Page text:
from a book of poetry published by New River Press.
— Emily Dickinson, from a letter to Eugenia Hall
‘Why,’ said the Dodo, ‘the best way to explain it is to do it.’
— Lewis Carroll, from Alice’s Adventures in Wonderland
* * *
Lewis Carroll was nicknamed the Dodo
Because of his inveterate stutter.
Asked his name, he’d reply ‘Do-Do-Dodgson’.
He found ‘Carroll’ easier to utter.
So Charles Lutwidge Dodgson, the clergyman,
Became Lewis Carroll, author of distinction,
Who’d revive the Dodo in his ‘Alice in Wonderland’ —
The real Dodo having suffered from extinction.
For Lewis Carroll had been very intrigued
By something he’d seen in a Museum:
A large-cropped bulbous bird that was stuffed
And could be seen in the old Ashmolean.
Two hundred years before, a Dodo had been captured
By sailors stopping off in Mauritius.
They’d thought it part goose, part vulture and were fearful –
Sailors being naturally superstitious.
But the bird was fearless and easily lured aboard
By an offer of unlimited ship’s biscuits.
By a miracle the bird survived the crew’s curiosity
And their wondering if it tasted delicious.
After it had lived out its life in England
A taxidermist was called when it died.
He stuffed it and, to retain its luxuriant plumage,
Cunning preservatives were applied.
Its first owner in its afterlife was John Tradescant,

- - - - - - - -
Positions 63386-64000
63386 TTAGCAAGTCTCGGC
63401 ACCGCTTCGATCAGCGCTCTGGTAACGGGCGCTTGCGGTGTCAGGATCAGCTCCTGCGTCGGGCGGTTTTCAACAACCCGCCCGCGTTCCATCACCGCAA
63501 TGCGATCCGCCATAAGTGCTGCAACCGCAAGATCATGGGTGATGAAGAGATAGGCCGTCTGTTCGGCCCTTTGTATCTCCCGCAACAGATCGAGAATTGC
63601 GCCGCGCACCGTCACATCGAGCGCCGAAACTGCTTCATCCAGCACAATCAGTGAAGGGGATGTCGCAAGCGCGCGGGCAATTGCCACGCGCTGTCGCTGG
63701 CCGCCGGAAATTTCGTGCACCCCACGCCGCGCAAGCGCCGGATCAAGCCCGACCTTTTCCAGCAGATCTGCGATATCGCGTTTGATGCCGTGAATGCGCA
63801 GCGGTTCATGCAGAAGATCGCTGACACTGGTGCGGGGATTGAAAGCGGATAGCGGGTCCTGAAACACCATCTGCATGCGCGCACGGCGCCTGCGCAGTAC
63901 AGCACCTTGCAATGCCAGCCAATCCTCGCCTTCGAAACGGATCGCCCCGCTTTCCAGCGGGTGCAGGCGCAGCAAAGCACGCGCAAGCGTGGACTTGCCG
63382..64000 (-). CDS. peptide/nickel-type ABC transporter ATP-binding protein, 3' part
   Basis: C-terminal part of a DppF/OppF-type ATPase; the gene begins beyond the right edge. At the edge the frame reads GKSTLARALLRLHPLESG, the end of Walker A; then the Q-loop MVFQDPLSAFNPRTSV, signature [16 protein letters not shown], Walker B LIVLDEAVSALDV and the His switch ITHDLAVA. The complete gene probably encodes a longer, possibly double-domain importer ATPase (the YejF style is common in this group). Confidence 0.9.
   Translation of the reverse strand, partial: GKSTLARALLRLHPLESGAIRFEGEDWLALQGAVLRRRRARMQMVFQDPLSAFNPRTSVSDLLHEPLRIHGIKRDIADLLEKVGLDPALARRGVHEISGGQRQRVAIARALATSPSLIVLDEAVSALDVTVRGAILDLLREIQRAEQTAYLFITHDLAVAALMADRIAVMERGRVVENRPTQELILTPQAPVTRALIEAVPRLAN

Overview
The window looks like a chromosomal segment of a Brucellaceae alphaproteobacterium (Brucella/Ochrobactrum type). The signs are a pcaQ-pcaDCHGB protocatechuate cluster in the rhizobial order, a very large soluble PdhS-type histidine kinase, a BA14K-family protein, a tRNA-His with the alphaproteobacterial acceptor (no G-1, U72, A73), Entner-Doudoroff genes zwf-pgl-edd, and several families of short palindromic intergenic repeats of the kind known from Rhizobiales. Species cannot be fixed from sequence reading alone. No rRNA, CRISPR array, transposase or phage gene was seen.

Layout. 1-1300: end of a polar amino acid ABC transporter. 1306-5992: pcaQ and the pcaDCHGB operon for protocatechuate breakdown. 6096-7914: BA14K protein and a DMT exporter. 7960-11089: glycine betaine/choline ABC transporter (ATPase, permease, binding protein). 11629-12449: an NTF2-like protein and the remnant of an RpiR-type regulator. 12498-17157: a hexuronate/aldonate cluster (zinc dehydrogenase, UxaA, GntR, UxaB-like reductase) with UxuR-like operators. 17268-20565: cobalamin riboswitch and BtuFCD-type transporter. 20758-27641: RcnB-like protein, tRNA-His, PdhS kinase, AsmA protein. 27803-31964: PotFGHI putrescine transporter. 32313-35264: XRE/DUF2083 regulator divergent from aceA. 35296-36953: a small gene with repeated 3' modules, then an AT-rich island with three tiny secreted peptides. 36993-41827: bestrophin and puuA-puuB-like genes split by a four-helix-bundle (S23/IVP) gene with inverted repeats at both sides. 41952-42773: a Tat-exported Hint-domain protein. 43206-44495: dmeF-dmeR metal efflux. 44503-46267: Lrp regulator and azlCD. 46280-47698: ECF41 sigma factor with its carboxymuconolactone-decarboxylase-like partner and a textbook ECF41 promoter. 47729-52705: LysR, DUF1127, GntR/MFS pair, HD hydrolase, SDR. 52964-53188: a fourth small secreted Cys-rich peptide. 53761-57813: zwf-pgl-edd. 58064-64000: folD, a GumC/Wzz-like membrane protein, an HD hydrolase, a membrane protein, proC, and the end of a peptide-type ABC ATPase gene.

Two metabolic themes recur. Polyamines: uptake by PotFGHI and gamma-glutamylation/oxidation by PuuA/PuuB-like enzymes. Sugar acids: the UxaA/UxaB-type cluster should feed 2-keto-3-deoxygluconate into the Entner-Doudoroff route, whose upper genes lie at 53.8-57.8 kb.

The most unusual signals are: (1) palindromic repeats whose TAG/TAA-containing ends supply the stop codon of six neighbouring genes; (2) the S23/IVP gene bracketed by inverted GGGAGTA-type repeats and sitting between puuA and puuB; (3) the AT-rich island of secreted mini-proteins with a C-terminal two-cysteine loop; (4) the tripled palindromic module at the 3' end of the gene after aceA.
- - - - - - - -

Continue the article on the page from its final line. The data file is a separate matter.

Who passed it onto Elias Ashmole,
Since then this comical but salutary creature
Has become a curator of the earth’s soul.
For through it man’s begun to learn that extinction
Can last for the rest of time
And thus cherish an inhabitant of paradise whose life
Was ended by a carnivorous crime.
A Dutch sailor, Volkert Evertsz, described the bird
As showing concern for its fellow creature:
“When I held one, he cried and others ran forward
To help the bird that was held prisoner.”
In ‘Wonderland’ the Dodo’s portrayed as benign
Given its invention of a ‘caucus race’
In which everyone entering ends up winning
And is accordingly then given a prize.
People say that something’s “as dead as a Dodo”
As if relishing the Dodo’s demise,
Yet it lives on as an innocent victim of that progress
That prefers sunset to a hopeful sunrise.
The Dodo may have died out from being too nice;
Large and flightless with an excess of trust.
Those who last saw it alive in the seventeenth century
Said the Dodo was friendly. And now it’s dust.
When it was alive it was briefly displayed in London
As part of an urban freak show;
In death it’s become a testament to the folly of mankind,
A less loveable laughing-stock than the Dodo.
— Heathcote Williams
This poem was previously published by Cold Turkey Press on a card limited to 36 copies.